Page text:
NEW HAVEN, Conn. (WTNH) — Recent protests for change have been mostly peaceful here in Connecticut, unlike the late 1960s and early 70s when race riots rocked the country, including New Haven.
While the world was in turmoil, a truly special friendship was being cultivated between a black man and a white man, who shared the love of basketball.
At that time, there may have been only one African American head coach in Connecticut — at least in boys high school basketball.
“None, none, and it took a courageous man, a courageous person,” explained Bob Saulsbury.
That courageous person was Salvatore “Red” Verderame. Verderame was the first coach at Wilbur Cross High School after the school changed from a commercial school.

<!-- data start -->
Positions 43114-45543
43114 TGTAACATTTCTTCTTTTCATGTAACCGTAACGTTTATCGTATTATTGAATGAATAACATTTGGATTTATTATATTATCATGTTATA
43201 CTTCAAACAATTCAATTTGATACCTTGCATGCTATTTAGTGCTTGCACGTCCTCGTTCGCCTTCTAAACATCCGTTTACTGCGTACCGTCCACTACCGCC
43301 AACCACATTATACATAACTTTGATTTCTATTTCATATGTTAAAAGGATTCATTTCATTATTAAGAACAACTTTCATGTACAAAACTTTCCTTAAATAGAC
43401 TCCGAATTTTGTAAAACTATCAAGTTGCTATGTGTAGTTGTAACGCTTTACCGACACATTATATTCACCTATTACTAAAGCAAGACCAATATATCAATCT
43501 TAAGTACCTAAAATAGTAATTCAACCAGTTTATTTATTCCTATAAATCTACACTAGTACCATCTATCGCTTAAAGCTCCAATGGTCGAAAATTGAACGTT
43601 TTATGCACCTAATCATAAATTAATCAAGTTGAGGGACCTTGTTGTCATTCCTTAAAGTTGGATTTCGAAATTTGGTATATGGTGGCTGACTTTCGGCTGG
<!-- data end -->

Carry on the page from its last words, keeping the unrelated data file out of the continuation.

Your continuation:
His teams won five state titles, including four in a row, and when he decided to step away, at first for just a while, he tabbed Saulsbury, who was just happy to be considered.
“That’s what I wanted. I wanted to know that a black person could assent to that position if given the opportunity.”
Like Verderame before him, Saulsbury authored a dynasty of his own. In addition to those nine state titles were 497 wins and being the number one team in the country in 1974.
He coached, but he also taught, and during that time of conflict, he taught his young men life lessons. This after Verderame taught all of us something special as well.
“It makes me cry to think about…we have so much against us.”
Sports has a way of bringing people from all backgrounds together, much like basketball brought these two men together. What needs to happen to bring forth change in the country?
“I think number one respect,” Saulsbury said. “Have respect for each other. I mean that doesn’t mean you have to go to someone’s home and fraternize with them and go to their church or synagogue. It’s just, respect that person, that’s what I’d like to see.”
In 2014, the Cross High School gym was renamed in his honor.